According to the Polish Consulate, it’s not not true:

What’s it which is not true? Would you care to explain?

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[info]zyna_kat
2003-10-10 09:53 am UTC (link)
It looks like someone born outside of Poland can’t claim citizenship unless certain criteria are met. The part that isn’t true is: “But at least one of your parents or grandparents was Polish. You’ve never been to Poland – hell, you can’t even speak the language. Well, guess what? You’re a Polish citizen!”

According to the consulate, being or becomming a Polish citizen requires more than just having a Polish citizen for a parent or grandparent. The laws about Polish passports apply to folks who claim Polish citizenship, but apparently that’s not as widespread as the cyberexpress site makes out to be.

Kat

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I strongly disagree with your interpretation
[info]robol
2003-10-10 10:20 am UTC (link)
…you’re automatically becoming a Pole, unless in 3 months of your birth your Polish parent will report to Polish authorities, that a newborn is going to be a citizen of his/her spouse country. The question is: who remembers to do it while being so busy with diapers? Only maybe if you are a big fish in the government at the moment and you have to.

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Re: I strongly disagree with your interpretation
[info]zyna_kat
2003-10-10 11:20 am UTC (link)
Except, my parents were both US citizens when I was born. Why would US citizens report to the Polish authorities that the child they had on US soil wasn’t a Polish citizen?

Now, if I was born in Poland, and later moved, or my parents were still Polish citizens when I was born, then… maybe I could see that interpretation. But since I’m not even *eligible* to become a Polish citizen, unless I go through the 5 year residency/emigration process, then I’m not sure how they can force me to become one.

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Re: I strongly disagree with your interpretation
[info]robol
2003-10-10 01:18 pm UTC (link)
It doesn’t work the way you see it. You are a Polish Citizen right now whether you like it or not. You do NOT have to go through the 5 year residency/emigration process and nobody can FORCE you to become one, but as soon as you set your foot on the Polish soil, you are on at the very second a full fledged Polish Citizen and you are forced at least to obtain a Polish passport in order to leave the country (providing that you already have an American one). So you just sit there for two months waiting for it. Of course you may renounce your second citizenship but that will cost you time and money and only president of RP may or may not approve it.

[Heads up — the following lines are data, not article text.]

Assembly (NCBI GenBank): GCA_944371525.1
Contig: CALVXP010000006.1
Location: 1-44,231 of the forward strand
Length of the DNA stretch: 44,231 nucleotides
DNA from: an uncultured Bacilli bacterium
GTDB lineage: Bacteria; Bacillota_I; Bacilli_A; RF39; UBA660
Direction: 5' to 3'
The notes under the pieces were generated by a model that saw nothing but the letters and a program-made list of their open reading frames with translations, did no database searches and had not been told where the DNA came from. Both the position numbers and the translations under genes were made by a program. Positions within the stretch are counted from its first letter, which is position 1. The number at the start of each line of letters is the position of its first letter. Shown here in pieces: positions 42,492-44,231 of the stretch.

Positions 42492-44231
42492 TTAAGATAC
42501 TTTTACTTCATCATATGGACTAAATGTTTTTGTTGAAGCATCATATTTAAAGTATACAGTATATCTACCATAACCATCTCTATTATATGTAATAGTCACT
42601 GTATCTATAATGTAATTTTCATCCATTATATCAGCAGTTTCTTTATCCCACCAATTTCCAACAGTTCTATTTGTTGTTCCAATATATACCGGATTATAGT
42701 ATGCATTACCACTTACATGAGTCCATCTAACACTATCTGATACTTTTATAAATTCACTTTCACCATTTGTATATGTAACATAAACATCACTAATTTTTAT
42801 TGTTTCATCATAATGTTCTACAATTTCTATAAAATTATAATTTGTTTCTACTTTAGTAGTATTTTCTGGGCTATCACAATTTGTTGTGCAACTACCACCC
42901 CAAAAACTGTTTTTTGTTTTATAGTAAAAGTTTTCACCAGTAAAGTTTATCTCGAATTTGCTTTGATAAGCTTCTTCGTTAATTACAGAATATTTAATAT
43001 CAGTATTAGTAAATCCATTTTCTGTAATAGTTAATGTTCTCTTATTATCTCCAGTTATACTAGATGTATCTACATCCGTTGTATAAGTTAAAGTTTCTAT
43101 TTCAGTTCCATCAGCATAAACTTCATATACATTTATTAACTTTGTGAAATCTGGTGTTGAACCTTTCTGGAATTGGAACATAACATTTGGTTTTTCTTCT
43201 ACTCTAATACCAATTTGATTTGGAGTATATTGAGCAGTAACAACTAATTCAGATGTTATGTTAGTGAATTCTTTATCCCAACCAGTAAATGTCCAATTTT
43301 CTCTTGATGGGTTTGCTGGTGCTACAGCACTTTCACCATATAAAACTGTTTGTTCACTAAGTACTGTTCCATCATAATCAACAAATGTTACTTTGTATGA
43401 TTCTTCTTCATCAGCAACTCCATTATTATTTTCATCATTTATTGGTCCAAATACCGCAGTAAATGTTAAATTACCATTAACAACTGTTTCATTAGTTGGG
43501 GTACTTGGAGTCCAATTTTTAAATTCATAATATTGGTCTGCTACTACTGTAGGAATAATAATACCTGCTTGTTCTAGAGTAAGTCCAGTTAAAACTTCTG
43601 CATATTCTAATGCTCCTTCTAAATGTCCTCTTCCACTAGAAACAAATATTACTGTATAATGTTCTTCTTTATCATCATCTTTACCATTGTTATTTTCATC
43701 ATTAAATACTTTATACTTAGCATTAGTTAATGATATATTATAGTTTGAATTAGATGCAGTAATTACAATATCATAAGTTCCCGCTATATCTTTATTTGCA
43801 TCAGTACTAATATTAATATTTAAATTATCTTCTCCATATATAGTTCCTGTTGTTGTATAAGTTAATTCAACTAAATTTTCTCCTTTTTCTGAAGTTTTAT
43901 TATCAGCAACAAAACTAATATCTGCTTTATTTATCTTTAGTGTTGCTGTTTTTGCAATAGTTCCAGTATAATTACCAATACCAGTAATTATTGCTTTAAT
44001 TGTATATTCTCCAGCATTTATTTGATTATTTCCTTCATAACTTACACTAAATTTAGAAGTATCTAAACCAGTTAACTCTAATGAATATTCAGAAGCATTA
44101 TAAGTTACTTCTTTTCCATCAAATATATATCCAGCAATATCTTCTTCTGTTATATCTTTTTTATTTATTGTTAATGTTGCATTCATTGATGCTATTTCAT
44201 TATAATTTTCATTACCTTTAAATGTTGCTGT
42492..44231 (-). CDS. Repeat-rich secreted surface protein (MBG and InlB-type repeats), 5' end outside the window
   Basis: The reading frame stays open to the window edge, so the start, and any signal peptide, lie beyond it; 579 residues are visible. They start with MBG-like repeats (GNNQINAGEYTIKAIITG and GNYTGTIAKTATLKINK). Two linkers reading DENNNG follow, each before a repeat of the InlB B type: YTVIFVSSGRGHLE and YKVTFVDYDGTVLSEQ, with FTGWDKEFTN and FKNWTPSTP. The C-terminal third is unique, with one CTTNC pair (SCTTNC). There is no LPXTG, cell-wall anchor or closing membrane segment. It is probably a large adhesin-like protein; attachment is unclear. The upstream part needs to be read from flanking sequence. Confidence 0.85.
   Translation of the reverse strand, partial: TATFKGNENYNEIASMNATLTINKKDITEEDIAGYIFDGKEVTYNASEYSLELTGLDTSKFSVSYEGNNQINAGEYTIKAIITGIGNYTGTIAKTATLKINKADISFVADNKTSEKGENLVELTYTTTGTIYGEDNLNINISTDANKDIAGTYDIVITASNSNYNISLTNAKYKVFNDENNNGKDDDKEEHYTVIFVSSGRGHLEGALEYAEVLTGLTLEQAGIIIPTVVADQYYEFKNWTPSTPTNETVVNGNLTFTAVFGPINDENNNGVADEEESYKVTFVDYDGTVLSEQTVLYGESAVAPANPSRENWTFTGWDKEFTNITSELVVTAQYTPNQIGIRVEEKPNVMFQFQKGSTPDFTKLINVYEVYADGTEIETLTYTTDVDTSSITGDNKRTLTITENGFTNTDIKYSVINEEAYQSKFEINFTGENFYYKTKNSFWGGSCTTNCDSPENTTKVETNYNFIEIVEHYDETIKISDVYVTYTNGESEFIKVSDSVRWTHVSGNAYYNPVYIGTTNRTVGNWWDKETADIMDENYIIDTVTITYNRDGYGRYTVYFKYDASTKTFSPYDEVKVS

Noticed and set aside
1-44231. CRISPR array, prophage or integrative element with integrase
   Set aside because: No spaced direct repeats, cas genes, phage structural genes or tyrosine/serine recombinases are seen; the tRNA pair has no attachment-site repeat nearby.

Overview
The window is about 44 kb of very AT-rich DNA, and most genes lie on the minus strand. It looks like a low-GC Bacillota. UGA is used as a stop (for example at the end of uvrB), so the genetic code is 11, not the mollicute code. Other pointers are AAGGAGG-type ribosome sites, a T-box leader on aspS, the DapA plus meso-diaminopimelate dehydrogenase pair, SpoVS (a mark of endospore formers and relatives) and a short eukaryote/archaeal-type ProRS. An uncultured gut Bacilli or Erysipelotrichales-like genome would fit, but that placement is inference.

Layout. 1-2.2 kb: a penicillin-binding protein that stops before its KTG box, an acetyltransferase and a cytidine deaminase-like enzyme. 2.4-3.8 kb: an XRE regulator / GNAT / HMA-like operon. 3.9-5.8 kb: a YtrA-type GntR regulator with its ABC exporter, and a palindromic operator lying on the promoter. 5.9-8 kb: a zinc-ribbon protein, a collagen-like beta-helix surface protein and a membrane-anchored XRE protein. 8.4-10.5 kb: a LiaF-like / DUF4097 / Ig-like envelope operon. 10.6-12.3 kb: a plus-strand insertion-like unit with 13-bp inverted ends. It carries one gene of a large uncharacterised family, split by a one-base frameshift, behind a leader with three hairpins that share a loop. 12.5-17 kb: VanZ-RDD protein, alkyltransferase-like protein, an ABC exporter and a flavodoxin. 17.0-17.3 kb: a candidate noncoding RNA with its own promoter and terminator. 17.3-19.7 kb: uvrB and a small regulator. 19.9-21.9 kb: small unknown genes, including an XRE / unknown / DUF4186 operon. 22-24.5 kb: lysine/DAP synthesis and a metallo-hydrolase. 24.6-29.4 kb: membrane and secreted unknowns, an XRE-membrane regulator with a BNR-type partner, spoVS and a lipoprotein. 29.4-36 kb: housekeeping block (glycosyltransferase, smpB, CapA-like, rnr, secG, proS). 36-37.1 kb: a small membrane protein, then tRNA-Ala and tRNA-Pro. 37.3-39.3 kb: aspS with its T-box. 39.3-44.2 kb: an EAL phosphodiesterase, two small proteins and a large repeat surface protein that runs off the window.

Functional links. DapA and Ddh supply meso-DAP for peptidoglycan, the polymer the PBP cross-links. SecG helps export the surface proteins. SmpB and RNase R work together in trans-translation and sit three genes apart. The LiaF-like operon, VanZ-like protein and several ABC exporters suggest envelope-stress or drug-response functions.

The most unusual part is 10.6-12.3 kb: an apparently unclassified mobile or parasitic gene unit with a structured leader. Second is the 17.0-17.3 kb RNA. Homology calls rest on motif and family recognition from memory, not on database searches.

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Re: I strongly disagree with your interpretation
[info]robol
2003-10-10 02:36 pm UTC (link)
Section 11 of the new citizenship law identifies a Polish citizen by birth as a person born of at least one Polish citizen parent. As a consequence of this definition, ANY AND ALL PERSONS WITH AT LEAST ONE POLISH CITIZEN GRANDPARENT automatically acquire Polish citizenship at birth (because at least one of their parents had at least one Polish citizen parent and thus held Polish citizenship by descent).

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How about finishing our refutation here?😉
[info]robol
2003-10-12 04:25 am UTC (link)
Perhaps all those quotes are too legalese or too lawyerese for all of us on purpose? Perhaps that’s the purpose of the Big Polish Brother?

Of course the ultimate proof would be to actually go to Poland and deliver in person to the Polish Boarder Guards your interpretation supported with the printout from the D.C. Embassy site. ::cut::

So what would you say about finishing our arguments here?

“The official information on how descendants of Polish Nationals proceed to firstly confirm citizenship and then secure a passport is given below.”
::more::

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Re: How about finishing our refutation here?😉
[info]zyna_kat
2003-10-12 07:32 am UTC (link)
Of course the ultimate proof would be to actually go to Poland and deliver in person to the Polish Boarder Guards your interpretation supported with the printout from the D.C. Embassy site.